BBC job cuts: Local radio, television and online affected
Nearly 400 jobs are set to go in local broadcasting across England as part of the BBC's plan to reduce its budget by 20% over the next five years.
Local radio stations will bear the brunt, with 280 posts under threat.
It will mean stations sharing some afternoon, evening and weekend programmes - with one pan-England programme from 19:00 until 22:00.
Another 100 jobs will go in regional current affairs, online, local weather and regional news.
The BBC licence fee of £145.50 was frozen in the government spending review last year until 2016-17.
In order to save a total of £27m across the English regions, local television news will have fewer bulletins and neighbouring regions will share current affairs programming.
An estimated £500,000 will be saved by cutting 25% of the budget for English regions senior management.
Across the entire corporation 2,000 jobs could go, with some of the money saved reinvested in new programmes.
Unveiling the cuts under the banner Delivering Quality First, Mark Thompson, director general of the BBC, said the changes would not be easy, but would lead to "a smaller, more focused organisation", although he told staff "I don't think we could do this again".
The National Union of Journalists (NUJ) and technicians' union Bectu have condemned the proposals, with Bectu general secretary Gerry Morrissey claiming the plans should have been called "destroying quality first".
Both unions said the proposed cuts across English regional broadcasting struck at the core of the BBC's public remit.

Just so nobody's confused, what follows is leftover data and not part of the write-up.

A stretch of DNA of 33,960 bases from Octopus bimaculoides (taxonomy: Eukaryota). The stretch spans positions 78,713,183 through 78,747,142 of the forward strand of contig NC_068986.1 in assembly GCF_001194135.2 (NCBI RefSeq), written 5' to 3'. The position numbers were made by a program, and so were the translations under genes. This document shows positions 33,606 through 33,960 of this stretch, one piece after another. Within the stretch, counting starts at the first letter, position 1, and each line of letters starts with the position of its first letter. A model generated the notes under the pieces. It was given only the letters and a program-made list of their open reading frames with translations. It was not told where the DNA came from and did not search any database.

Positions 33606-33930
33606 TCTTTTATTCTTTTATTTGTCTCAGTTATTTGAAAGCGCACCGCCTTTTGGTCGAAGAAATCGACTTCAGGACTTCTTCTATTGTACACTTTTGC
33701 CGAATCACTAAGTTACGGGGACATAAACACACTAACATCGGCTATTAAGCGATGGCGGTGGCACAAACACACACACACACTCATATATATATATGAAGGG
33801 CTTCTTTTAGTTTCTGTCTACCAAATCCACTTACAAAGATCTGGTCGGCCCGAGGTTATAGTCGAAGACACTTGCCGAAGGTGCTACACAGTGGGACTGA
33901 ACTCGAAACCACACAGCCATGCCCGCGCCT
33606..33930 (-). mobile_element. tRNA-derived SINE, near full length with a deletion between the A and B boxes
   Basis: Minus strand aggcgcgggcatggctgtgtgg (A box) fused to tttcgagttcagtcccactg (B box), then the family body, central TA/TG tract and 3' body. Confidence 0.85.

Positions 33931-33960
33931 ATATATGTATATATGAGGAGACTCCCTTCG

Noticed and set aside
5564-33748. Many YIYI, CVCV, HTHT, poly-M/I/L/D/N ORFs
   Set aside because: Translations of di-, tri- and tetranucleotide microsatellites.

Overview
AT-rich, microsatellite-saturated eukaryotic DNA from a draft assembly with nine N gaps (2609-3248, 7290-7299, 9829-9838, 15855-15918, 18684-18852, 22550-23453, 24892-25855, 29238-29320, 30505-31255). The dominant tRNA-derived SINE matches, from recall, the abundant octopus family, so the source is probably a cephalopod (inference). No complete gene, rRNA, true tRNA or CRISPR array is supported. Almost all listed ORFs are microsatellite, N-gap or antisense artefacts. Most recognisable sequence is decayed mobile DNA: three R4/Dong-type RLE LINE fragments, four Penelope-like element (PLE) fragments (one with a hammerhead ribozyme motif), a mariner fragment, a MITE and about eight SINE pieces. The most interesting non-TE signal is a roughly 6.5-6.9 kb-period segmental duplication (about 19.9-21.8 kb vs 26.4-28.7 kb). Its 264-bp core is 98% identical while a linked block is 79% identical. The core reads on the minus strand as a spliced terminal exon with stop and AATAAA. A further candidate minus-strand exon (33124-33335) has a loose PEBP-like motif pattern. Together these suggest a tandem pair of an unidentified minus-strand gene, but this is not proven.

The NUJ said the BBC's proposals risked causing "irreparable damage to the best journalism in the world".
NUJ spokesman Keith Murray said it was "outrageous" that 280 local radio jobs could go.
"Cutting and merging programmes... and having a pan-England programme is pointless and in reality would mean 'local' radio is no longer local," he told BBC News.
Bectu said there needed to be a "really big debate" because local audiences deserved quality at a local level.
"Mark Thompson talks about a roller-coaster we can't stop, but we have to because this has got to go to proper consultation," a Bectu spokeswoman said.
Controller of English regions David Holdsworth said finding savings of 20% was "never going to be easy", but despite "difficult messages", the importance of serving local audiences had been recognised by the corporation.
"There are no proposals to close local radio stations or daily television services, and some of the ideas to work more closely with network colleagues mean our journalism should get a higher profile in future," he said.
"In local radio we have set out to protect the programmes that are most distinctive and attract the lion's share of the audience."